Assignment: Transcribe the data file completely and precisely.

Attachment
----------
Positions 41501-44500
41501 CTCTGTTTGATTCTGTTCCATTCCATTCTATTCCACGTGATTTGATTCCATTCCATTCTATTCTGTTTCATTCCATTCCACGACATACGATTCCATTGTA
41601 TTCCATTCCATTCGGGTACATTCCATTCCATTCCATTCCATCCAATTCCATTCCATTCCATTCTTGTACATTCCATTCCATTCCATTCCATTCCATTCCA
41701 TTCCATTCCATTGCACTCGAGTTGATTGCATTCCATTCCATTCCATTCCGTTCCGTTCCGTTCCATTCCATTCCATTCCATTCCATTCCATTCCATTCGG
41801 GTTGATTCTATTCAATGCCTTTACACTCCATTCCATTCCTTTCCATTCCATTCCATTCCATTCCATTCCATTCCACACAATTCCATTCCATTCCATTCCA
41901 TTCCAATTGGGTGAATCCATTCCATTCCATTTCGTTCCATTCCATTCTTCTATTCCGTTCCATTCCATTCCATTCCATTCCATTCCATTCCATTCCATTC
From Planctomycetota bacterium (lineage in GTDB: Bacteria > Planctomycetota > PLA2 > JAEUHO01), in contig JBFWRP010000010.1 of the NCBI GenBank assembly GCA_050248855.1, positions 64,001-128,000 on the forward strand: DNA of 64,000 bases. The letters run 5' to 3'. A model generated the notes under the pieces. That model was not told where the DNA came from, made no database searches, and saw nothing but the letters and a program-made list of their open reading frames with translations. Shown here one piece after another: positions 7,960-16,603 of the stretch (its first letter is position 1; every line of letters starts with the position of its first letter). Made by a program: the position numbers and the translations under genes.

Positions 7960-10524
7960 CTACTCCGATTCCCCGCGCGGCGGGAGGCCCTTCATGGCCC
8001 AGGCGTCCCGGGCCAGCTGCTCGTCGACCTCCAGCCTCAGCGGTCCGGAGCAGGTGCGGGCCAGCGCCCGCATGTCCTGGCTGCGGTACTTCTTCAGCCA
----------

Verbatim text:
Positions 41501-44500
41501 CTCTGTTTGATTCTGTTCCATTCCATTCTATTCCACGTGATTTGATTCCATTCCATTCTATTCTGTTTCATTCCATTCCACGACATACGATTCCATTGTA
41601 TTCCATTCCATTCGGGTACATTCCATTCCATTCCATTCCATCCAATTCCATTCCATTCCATTCTTGTACATTCCATTCCATTCCATTCCATTCCATTCCA
41701 TTCCATTCCATTGCACTCGAGTTGATTGCATTCCATTCCATTCCATTCCGTTCCGTTCCGTTCCATTCCATTCCATTCCATTCCATTCCATTCCATTCGG
41801 GTTGATTCTATTCAATGCCTTTACACTCCATTCCATTCCTTTCCATTCCATTCCATTCCATTCCATTCCATTCCACACAATTCCATTCCATTCCATTCCA
41901 TTCCAATTGGGTGAATCCATTCCATTCCATTTCGTTCCATTCCATTCTTCTATTCCGTTCCATTCCATTCCATTCCATTCCATTCCATTCCATTCCATTC
From Planctomycetota bacterium (lineage in GTDB: Bacteria > Planctomycetota > PLA2 > JAEUHO01), in contig JBFWRP010000010.1 of the NCBI GenBank assembly GCA_050248855.1, positions 64,001-128,000 on the forward strand: DNA of 64,000 bases. The letters run 5' to 3'. A model generated the notes under the pieces. That model was not told where the DNA came from, made no database searches, and saw nothing but the letters and a program-made list of their open reading frames with translations. Shown here one piece after another: positions 7,960-16,603 of the stretch (its first letter is position 1; every line of letters starts with the position of its first letter). Made by a program: the position numbers and the translations under genes.

Positions 7960-10524
7960 CTACTCCGATTCCCCGCGCGGCGGGAGGCCCTTCATGGCCC
8001 AGGCGTCCCGGGCCAGCTGCTCGTCGACCTCCAGCCTCAGCGGTCCGGAGCAGGTGCGGGCCAGCGCCCGCATGTCCTGGCTGCGGTACTTCTTCAGCCA